How I Read It: Print
Dates Read: 4/4/19-4/11/19
This one is a doozie. It is so incredibly good but dark and heavy. I truly love the thrill of the book. We follow the trial of Elizabeth Ward for the arson and deaths of Kitt Kozlowski and Henry Ward. But this story isn’t as simple as the prosecutor and defense attorney think. The farther you read, the more you find out about the story and how the lives of all these victims are involved.
So this one is super cool for a couple of reasons: 1) We actually hear what is said in court, how the jury is affected by the witnesses on the stand, and how easily we can flip flop as bits and pieces of information are disseminated to us. To see how easily these attorneys can flip something that was supposed to be strong evidence for the opposition into evidence for their side is mind blowing, and such an incredibly cool way to confuse the reader. And 2) We get to see tiny sections of a day and try to piece together the sections until we can get our own clear picture. So not only are we seeing what is presented in court, but we are seeing the truth come out in bits and pieces through flashbacks.
I personally find this whole story really interesting because it delves into the idea of mental health and how far a parent will go in order to give their child the best chance at life (and what best chance means). This isn’t something that I ever think about because I am not a parent, nor have I ever been in a position (thank God) where I was in a chronic medical situation. But this opens up a door for Munchausen by proxy (P.S. The Act on Hulu is soooooo good and is a classic example of MBP (no idea if that is actually an initial for it, but I made it one!), and how much MBP can hurt a child) and the ethical question of at what point do you keep going or at what point do you give up.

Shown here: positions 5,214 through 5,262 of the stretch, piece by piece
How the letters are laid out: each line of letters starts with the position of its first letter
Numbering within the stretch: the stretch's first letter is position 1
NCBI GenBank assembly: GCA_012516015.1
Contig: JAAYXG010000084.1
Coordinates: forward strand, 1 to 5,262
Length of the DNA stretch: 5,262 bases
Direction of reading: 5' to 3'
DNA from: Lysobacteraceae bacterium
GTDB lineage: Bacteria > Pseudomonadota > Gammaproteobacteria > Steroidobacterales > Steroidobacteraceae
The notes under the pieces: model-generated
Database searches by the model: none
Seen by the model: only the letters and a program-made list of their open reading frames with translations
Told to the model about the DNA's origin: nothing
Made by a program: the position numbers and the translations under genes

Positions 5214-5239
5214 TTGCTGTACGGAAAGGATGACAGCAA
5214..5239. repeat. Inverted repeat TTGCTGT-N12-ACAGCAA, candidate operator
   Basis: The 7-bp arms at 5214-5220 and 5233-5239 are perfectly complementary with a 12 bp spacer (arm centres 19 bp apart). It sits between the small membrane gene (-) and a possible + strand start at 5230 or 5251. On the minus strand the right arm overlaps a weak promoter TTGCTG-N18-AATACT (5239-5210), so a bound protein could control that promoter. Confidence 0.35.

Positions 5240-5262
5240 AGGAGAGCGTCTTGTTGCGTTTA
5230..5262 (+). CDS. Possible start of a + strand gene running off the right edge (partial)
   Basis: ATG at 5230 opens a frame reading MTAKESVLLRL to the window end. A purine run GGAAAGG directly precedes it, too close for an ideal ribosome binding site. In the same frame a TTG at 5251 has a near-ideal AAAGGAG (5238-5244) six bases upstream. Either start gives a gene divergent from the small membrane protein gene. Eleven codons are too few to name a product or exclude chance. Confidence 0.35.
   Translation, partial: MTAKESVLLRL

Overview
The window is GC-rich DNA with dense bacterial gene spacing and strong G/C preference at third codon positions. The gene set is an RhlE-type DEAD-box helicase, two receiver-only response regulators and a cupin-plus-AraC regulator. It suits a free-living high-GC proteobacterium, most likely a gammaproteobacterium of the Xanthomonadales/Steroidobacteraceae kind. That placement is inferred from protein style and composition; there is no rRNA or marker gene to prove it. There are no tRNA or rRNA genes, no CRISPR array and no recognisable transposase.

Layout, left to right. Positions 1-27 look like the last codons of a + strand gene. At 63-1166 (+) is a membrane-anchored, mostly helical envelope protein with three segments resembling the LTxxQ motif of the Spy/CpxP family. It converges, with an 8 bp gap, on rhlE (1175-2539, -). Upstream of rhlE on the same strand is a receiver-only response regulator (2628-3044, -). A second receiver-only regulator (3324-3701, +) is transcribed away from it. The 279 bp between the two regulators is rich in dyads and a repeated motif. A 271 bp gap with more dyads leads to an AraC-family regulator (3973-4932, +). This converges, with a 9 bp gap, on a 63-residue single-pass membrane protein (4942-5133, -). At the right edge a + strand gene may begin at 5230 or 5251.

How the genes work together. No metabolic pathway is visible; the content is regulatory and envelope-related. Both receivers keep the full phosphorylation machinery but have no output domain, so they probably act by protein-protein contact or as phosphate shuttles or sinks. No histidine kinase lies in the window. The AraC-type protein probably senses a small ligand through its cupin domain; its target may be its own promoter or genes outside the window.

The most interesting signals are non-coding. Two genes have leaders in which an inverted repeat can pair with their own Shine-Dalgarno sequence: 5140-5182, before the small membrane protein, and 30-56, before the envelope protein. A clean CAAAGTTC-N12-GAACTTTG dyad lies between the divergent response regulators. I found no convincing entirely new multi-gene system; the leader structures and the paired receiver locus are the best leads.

I also think this book begs the question of loyalty. At what point do you choose to stand behind the people you love/trust, what are you willing to do to stand behind them? Are you willing to lie? Are you willing to sacrifice yourself for them? Or do you remove yourself from the situation entirely? The theme of loyalty and guilt in this book is opens a philosophical debate that I could talk about for hours (pray for my dad because he probably will hear all of it).
So if you can’t guess, I would probably give this book 5 out of 5. (P.S. this book does talk about abuse, rape, and arson, so if these are triggers, be prepared) If you have any thoughts or ideas, feel free to leave a comment or email me at firstname.lastname@example.org. And as always, I will see you all in the next book!